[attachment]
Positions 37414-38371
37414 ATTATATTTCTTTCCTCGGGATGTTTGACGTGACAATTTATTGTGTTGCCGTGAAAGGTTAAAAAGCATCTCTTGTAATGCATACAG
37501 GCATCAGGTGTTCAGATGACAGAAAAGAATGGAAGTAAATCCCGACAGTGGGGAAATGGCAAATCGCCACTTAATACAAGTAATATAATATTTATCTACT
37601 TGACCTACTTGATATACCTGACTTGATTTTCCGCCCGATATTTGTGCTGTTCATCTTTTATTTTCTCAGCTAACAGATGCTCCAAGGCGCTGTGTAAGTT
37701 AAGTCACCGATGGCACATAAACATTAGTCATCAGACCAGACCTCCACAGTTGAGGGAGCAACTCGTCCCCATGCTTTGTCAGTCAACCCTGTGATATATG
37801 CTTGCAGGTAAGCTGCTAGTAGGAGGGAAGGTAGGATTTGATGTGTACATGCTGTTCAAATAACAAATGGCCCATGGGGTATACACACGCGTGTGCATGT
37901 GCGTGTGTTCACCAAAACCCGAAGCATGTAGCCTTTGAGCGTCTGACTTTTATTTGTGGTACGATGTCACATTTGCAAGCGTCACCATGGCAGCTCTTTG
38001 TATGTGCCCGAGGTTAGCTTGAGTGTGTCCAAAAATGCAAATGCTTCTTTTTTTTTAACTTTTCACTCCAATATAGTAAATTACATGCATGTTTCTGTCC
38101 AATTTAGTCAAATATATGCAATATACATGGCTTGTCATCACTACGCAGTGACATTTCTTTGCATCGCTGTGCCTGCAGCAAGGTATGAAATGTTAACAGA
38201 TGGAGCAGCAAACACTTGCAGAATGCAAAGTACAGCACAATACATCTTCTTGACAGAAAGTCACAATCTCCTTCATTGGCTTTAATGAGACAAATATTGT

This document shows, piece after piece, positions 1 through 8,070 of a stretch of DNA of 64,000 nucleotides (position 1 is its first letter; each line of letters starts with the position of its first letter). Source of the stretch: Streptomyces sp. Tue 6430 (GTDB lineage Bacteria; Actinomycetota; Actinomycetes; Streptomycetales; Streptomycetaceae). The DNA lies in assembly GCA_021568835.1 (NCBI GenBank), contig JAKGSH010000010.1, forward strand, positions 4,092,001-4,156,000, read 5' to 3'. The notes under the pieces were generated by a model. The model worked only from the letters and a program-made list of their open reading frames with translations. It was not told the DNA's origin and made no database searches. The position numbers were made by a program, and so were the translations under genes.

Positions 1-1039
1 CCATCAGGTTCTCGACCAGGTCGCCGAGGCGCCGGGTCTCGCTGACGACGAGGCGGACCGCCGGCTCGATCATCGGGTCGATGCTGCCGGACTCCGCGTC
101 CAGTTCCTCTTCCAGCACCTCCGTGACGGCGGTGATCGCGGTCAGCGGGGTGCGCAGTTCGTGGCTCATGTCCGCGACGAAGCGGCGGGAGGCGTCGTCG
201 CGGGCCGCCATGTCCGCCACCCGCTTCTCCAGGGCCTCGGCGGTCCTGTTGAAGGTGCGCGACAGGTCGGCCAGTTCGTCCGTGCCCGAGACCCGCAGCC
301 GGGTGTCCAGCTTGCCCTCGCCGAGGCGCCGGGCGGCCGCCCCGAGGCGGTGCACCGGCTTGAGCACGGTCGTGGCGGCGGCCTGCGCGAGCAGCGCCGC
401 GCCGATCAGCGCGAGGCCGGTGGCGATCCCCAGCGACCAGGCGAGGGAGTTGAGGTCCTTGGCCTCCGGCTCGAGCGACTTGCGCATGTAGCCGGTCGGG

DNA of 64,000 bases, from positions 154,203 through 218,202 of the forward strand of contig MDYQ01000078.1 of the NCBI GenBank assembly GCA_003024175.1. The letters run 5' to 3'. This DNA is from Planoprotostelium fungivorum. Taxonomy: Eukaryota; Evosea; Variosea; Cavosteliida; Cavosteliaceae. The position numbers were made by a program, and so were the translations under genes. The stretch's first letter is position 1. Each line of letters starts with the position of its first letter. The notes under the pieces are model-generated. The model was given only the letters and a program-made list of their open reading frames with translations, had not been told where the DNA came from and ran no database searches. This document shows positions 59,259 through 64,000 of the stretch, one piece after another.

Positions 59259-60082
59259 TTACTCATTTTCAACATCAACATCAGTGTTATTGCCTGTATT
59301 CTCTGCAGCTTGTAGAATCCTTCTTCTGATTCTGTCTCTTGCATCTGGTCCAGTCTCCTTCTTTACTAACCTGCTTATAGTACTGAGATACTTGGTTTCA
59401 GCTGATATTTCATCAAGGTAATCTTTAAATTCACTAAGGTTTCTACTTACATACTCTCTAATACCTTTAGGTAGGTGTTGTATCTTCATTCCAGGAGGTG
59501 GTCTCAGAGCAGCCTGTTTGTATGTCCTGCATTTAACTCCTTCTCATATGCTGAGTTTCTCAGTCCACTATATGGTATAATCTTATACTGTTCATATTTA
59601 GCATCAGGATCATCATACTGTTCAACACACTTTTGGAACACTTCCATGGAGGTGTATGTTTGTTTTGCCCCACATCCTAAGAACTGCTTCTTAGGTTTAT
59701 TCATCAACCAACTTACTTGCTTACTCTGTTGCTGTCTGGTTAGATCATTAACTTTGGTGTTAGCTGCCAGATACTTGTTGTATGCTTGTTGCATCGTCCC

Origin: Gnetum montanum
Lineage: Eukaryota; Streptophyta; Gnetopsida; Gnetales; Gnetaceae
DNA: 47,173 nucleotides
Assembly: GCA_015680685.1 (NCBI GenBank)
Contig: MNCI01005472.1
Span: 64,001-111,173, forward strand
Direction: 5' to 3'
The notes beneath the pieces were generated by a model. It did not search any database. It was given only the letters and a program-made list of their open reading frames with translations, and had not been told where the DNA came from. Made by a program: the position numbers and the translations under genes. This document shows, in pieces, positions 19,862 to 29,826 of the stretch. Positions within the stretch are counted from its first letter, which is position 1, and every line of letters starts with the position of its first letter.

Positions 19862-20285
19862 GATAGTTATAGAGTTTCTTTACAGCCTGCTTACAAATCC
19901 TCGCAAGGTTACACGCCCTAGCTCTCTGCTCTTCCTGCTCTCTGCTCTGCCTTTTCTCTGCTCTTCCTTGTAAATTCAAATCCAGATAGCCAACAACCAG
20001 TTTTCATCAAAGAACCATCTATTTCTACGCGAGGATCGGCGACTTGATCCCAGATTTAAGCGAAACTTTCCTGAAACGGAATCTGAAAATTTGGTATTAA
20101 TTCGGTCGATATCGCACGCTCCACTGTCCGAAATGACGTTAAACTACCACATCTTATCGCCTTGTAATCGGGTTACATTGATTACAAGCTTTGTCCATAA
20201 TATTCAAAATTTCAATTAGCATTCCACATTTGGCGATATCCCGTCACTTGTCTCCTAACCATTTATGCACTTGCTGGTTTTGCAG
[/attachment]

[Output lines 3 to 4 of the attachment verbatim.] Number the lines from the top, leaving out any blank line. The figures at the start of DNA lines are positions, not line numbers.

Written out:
37501 GCATCAGGTGTTCAGATGACAGAAAAGAATGGAAGTAAATCCCGACAGTGGGGAAATGGCAAATCGCCACTTAATACAAGTAATATAATATTTATCTACT
37601 TGACCTACTTGATATACCTGACTTGATTTTCCGCCCGATATTTGTGCTGTTCATCTTTTATTTTCTCAGCTAACAGATGCTCCAAGGCGCTGTGTAAGTT